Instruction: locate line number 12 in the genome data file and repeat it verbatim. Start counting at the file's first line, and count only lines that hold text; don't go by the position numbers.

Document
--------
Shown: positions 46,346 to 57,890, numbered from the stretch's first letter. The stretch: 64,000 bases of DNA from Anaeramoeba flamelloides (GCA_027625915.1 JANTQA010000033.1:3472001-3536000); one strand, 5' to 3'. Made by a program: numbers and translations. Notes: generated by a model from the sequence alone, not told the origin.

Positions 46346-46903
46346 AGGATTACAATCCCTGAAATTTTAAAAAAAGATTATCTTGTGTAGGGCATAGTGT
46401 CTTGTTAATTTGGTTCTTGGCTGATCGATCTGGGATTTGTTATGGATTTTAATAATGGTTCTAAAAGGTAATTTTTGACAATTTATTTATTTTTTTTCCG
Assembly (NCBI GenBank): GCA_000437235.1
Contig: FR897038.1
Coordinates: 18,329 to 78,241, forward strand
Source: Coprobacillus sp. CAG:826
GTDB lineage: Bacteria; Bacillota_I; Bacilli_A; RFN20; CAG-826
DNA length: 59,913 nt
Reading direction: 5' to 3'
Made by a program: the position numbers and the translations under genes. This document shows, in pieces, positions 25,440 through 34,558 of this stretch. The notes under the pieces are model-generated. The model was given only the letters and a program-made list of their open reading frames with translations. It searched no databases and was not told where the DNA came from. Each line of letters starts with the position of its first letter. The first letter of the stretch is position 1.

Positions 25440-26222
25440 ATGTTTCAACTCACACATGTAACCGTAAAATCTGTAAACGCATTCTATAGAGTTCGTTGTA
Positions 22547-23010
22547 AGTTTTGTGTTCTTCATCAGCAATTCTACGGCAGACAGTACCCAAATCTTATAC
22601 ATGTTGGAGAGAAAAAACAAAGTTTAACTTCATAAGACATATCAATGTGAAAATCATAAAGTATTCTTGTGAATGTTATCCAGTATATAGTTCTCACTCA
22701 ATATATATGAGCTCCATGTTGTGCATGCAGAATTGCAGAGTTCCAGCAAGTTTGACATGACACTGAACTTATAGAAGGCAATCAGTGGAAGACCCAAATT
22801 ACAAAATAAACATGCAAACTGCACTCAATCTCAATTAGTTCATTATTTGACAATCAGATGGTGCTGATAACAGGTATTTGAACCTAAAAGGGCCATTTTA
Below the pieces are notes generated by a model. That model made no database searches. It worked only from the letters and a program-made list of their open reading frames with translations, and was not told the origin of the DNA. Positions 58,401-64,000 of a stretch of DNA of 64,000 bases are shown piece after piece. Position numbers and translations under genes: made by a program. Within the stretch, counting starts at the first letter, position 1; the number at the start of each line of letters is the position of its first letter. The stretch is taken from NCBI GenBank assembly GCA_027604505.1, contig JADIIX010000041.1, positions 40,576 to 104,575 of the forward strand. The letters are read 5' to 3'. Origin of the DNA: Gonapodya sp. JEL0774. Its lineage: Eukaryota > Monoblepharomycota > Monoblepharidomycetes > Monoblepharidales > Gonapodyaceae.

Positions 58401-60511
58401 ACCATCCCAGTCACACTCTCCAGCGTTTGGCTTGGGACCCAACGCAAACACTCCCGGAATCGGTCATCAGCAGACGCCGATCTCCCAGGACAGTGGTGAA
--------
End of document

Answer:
Made by a program: the position numbers and the translations under genes. This document shows, in pieces, positions 25,440 through 34,558 of this stretch. The notes under the pieces are model-generated. The model was given only the letters and a program-made list of their open reading frames with translations. It searched no databases and was not told where the DNA came from. Each line of letters starts with the position of its first letter. The first letter of the stretch is position 1.